Friday, 17 February 2017

Charlotte Brontë's Juvenilia in Italian

A new translation edited by Maddalena De Leo

Under the title of Juvenilia, published by Robin Edizioni La Biblioteca del Vascello, four engaging tales by a young Charlotte Brontë can be found. Two of them are very long - almost short novels. They allow the reader to open a window on the immature writing of the extraordinary English author, which is already of great strength and passion.

In 2016 the well-known Italian scholar edited two Brontë translation texts respectively for the publishers Argolibro (Stories of Genies and Fairies) and Ripostes (I Componimenti Brussels) to celebrate the bicentennial of Charlotte Brontë, so this  third volume completes the triad.

In particular in this book is appearing for the first time ever in Italian, the translation of the beautiful novella Caroline Vernon accompanied with three other exciting stories from Angria: Lily Hart, another unpublished one, The Secret and Henry Hastings, already published in the past in De Leo’s translation but now out of print and therefore unavailable in Italy. All four texts are accompanied by a broad and comprehensive introduction.

Caroline Vernon is the last story belonging to Angria saga and the one that demarcates the transition from the early writings to the artistic maturity of Charlotte Brontë. Divided into two parts, the long tale follows the story of the young natural daughter of the Count of Northangerland who, from the segregated, quiet country life she leads with her mother, suddenly finds herself catapulted into high society and the elegant salons of Paris. The young Caroline is then drawn in by the seductive arts of the cynical godfather, the Duke of Zamorna, becoming his unwitting prey.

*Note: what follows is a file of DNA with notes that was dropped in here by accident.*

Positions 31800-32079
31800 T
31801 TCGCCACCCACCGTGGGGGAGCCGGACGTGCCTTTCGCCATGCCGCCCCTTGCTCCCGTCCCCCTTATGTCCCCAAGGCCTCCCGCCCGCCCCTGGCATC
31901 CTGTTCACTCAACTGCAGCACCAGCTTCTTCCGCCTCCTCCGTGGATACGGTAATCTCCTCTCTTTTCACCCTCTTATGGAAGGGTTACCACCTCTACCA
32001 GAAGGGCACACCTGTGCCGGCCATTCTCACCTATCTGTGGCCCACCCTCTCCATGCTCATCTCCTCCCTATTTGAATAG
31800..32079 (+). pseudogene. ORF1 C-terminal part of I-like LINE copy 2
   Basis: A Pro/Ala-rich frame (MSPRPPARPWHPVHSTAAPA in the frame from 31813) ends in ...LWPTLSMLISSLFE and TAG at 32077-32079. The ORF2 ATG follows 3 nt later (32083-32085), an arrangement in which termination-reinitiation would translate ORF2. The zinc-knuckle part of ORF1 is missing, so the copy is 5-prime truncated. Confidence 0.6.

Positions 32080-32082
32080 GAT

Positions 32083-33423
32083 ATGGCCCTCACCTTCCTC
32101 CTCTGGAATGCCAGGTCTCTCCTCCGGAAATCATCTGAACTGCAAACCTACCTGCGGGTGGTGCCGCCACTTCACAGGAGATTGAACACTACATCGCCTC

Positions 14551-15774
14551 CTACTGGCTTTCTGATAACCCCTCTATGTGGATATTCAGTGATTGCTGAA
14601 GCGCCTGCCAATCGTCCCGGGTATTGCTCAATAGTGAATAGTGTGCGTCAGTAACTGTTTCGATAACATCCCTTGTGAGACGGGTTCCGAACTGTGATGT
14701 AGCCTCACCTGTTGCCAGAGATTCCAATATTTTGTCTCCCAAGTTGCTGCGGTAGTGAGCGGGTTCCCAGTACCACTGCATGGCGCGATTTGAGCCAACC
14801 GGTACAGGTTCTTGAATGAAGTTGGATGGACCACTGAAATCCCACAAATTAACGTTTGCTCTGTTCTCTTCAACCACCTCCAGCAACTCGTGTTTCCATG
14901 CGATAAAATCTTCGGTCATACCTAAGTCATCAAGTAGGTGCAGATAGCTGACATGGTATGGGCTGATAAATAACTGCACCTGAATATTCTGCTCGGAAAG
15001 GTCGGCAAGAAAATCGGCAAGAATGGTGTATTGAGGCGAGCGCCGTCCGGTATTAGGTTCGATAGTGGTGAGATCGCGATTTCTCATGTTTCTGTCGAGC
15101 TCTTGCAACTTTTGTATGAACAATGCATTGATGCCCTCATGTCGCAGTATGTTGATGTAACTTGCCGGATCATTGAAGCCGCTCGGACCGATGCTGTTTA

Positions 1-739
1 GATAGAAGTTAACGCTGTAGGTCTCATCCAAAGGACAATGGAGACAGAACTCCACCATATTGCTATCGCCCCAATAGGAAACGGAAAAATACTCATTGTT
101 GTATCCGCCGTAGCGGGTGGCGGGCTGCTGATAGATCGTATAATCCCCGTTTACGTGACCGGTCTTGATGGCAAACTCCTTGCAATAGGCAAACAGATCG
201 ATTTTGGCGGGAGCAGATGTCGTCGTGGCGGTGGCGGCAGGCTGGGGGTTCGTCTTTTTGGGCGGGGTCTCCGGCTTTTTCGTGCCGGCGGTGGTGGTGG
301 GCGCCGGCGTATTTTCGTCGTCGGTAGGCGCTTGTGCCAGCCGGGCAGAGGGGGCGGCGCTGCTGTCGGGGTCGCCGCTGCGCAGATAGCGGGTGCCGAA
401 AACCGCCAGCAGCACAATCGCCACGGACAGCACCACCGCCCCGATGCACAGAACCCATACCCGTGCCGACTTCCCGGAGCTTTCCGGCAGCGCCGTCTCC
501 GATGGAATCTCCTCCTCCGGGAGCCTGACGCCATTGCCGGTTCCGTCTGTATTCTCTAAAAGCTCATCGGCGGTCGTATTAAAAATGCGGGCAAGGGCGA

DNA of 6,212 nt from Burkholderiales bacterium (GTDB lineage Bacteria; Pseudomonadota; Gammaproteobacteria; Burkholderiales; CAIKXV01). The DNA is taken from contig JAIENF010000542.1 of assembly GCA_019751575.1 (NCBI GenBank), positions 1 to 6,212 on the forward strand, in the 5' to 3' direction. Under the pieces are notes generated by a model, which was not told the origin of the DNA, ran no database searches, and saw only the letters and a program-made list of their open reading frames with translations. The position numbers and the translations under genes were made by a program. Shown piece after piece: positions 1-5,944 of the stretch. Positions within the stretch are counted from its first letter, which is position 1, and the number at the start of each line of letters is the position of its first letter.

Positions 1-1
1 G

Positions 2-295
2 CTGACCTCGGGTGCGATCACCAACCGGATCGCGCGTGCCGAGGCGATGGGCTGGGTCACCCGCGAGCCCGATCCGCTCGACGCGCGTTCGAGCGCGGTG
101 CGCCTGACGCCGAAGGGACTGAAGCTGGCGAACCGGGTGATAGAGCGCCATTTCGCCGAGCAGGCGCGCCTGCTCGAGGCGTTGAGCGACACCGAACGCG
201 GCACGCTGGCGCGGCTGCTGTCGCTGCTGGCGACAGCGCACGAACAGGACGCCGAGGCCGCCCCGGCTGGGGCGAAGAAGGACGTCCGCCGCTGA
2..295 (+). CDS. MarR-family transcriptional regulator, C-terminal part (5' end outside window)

Lily Hart is on the other hand a delicious fairy tale of love set in Africa, written by Brontë in 1833, at the height of the collaboration with her brother Branwell with whom she carried on, at that time, the military adventures of the newborn Angrian world. A secret marriage is described, that of the Duke of Fidena who falls for a girl of a social class far inferior to his own.

       If with The Secret the reader comes in contact with a weak and frightened heroine who nevertheless does not hesitate to act in contravention to her husband's orders and without his knowledge, in Henry Hastings instead there is the new heroine, stubborn and irreducible in her behaviour and ideas, the one who can cope with the temptations of love and who already anticipates the most famous and amazing character created by the pen of Charlotte Brontë, the unforgettable Jane Eyre.

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